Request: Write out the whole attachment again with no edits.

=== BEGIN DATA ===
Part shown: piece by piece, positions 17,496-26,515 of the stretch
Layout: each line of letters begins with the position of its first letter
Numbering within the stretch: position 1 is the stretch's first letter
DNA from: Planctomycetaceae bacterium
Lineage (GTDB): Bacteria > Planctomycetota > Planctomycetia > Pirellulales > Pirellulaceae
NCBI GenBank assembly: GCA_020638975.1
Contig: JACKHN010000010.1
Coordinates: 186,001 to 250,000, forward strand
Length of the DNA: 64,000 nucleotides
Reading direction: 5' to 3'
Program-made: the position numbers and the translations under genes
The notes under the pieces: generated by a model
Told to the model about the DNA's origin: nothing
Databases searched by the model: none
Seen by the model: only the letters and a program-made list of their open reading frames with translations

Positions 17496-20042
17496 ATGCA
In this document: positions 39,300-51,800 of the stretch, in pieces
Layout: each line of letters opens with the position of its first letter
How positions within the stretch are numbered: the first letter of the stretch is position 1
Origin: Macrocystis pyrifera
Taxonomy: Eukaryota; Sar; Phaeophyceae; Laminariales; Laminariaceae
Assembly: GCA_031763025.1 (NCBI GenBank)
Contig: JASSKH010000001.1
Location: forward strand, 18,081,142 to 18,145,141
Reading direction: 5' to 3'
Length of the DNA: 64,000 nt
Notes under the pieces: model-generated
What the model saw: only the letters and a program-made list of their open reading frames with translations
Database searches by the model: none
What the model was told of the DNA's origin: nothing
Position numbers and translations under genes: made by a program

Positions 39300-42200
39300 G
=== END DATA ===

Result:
Part shown: piece by piece, positions 17,496-26,515 of the stretch
Layout: each line of letters begins with the position of its first letter
Numbering within the stretch: position 1 is the stretch's first letter
DNA from: Planctomycetaceae bacterium
Lineage (GTDB): Bacteria > Planctomycetota > Planctomycetia > Pirellulales > Pirellulaceae
NCBI GenBank assembly: GCA_020638975.1
Contig: JACKHN010000010.1
Coordinates: 186,001 to 250,000, forward strand
Length of the DNA: 64,000 nucleotides
Reading direction: 5' to 3'
Program-made: the position numbers and the translations under genes
The notes under the pieces: generated by a model
Told to the model about the DNA's origin: nothing
Databases searched by the model: none
Seen by the model: only the letters and a program-made list of their open reading frames with translations

Positions 17496-20042
17496 ATGCA
In this document: positions 39,300-51,800 of the stretch, in pieces
Layout: each line of letters opens with the position of its first letter
How positions within the stretch are numbered: the first letter of the stretch is position 1
Origin: Macrocystis pyrifera
Taxonomy: Eukaryota; Sar; Phaeophyceae; Laminariales; Laminariaceae
Assembly: GCA_031763025.1 (NCBI GenBank)
Contig: JASSKH010000001.1
Location: forward strand, 18,081,142 to 18,145,141
Reading direction: 5' to 3'
Length of the DNA: 64,000 nt
Notes under the pieces: model-generated
What the model saw: only the letters and a program-made list of their open reading frames with translations
Database searches by the model: none
What the model was told of the DNA's origin: nothing
Position numbers and translations under genes: made by a program

Positions 39300-42200
39300 G